This Ballechin was distilled on 3rd October 2008, bottled on 18th December 2018 at 60.8% strength. We think this was only recently shipped out of Pitlochry due to COVID-19 and the need to explore other retail channels beyond the distillery shop, or someone found a box at the back of a warehouse. Bourbon cask #280, provided 317 bottles and is available from Master of Malt for £66.95 and comes in a dinky 50cl bottle with the aforementioned wooden box. The Whisky Exchange have this one online for £69.95.
Ballechin 10 Year Old 2008 SFTC – Jason’s Review
Colour: a light caramel.
On the nose: not as forceful as I had anticipated, instead, the peat builds nicely with elements of earth and bacon showcasing balance and restraint. Hazelnuts and then the fruit comes through with green apples, Kiwi Fruit and pear drops. There’s a dulled vanilla, wet wool and hickory chips. A used shammy and adding water releases more of the fruit aspect from the peat alongside honey and rock candy.
In the mouth: an enjoyable texture is present and more harmony with the peat which builds nicely throughout with a peppery and earthy finish. Elements of toffee, kindling and chalk persist. It takes water well, becoming more rounded and pleasurable without showcasing anything new.
Ballechin 10 Year Old 2008 SFTC – Mark’s Review
Colour: a brilliant gold.
On the nose: very ashy and medicinal peat, tempered by some lovely citrus note: lemon sponge cake drizzled in golden syrup and custard. Moss, slightly earthy, wet bark, bay leaves. Burnt sugar, more vanilla – crème brûlée most definitely. There’s something pleasingly old-school about this, as if it’s a classic hits album.
In the mouth: very bright and intense, with hot chilli pepper heat, almost Sriracha sauce with an added sweetness. Please do give it water to bring it down, where the peat feels more approachable. Reminds me of Port Charlotte in some respects, and there’s a delightful citrus note; nutty, with toasted almonds. Sage. Underneath it, all the spirit has a very good mouthfeel with decent oils (even with the water). It’s a very exuberant peat, full of life and optimism rather than being mellow or down in the dumps.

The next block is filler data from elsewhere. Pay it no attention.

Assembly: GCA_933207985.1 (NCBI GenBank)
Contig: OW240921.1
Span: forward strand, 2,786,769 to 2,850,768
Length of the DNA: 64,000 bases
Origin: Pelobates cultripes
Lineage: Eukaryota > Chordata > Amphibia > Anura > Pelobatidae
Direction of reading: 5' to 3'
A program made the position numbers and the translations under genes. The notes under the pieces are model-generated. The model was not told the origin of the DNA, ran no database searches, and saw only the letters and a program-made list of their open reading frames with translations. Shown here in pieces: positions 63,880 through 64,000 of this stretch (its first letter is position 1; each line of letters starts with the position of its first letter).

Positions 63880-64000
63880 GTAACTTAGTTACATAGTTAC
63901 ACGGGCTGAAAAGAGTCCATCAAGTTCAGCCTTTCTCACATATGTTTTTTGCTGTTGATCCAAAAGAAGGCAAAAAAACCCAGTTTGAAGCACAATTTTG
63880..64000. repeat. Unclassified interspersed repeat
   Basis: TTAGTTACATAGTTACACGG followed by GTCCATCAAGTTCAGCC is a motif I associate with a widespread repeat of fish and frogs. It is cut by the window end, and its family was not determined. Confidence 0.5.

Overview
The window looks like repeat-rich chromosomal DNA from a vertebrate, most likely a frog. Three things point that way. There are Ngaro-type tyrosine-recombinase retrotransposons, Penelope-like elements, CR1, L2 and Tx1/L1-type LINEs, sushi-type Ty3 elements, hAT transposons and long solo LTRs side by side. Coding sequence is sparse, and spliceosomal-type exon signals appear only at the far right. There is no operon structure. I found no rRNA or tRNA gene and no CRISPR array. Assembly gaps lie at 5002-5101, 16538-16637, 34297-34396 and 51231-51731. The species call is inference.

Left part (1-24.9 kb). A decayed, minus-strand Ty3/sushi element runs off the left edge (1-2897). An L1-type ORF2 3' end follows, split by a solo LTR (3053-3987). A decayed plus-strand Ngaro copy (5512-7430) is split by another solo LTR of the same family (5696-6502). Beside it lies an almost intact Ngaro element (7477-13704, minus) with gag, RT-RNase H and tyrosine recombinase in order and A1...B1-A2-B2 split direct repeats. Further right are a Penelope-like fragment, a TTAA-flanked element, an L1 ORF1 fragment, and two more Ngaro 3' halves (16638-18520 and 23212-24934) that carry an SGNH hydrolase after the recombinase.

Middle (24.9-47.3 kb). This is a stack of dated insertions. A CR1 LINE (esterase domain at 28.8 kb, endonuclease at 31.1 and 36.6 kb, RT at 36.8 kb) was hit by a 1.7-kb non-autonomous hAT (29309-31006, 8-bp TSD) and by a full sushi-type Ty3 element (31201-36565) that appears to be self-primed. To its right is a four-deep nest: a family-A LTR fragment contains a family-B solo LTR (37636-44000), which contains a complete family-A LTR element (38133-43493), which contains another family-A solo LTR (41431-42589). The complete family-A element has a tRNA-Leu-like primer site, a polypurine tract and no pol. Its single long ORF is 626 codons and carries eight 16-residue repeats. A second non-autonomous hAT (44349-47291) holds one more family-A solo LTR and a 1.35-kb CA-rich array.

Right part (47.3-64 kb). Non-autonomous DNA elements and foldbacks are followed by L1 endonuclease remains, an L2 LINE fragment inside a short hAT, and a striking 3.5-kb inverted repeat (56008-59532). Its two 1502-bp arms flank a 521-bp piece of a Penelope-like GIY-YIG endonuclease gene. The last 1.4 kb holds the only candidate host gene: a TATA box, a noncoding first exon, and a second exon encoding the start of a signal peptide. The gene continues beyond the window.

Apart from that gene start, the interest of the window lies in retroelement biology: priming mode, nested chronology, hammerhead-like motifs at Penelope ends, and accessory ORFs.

I had such high hopes for this whisky. Such expectations weren’t met and I could be easily disappointed by the whole experience yet it is still a good dram. Arguably noting the size of the bottle (and doing the maths) a little more expensive than it should be. Ditch the box and either give us a little more or push the price downwards.
I’m left with a dram that allows people to step into the realm of Ballechin before the big bruisers arrive. And in that respect, it does have a purpose. As for the box? Today should all be about recycling so we’ll find a use for it somewhere in the Malt office.
Well, yet more excellence from Edradour. I don’t know what it is, but they feel like a bit of a portal back in time. A shit portal, admittedly, which only takes you back 10 years or more, but it seems to be this is the very reasonably priced sort of whisky to have pleased many a hardened bearded geek of the day (pre-lockdown, and pre-hipster beards, naturally).
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✻the current belief is for every 10 bottles sold, only 4 are opened – I just made that up but it makes you think eh?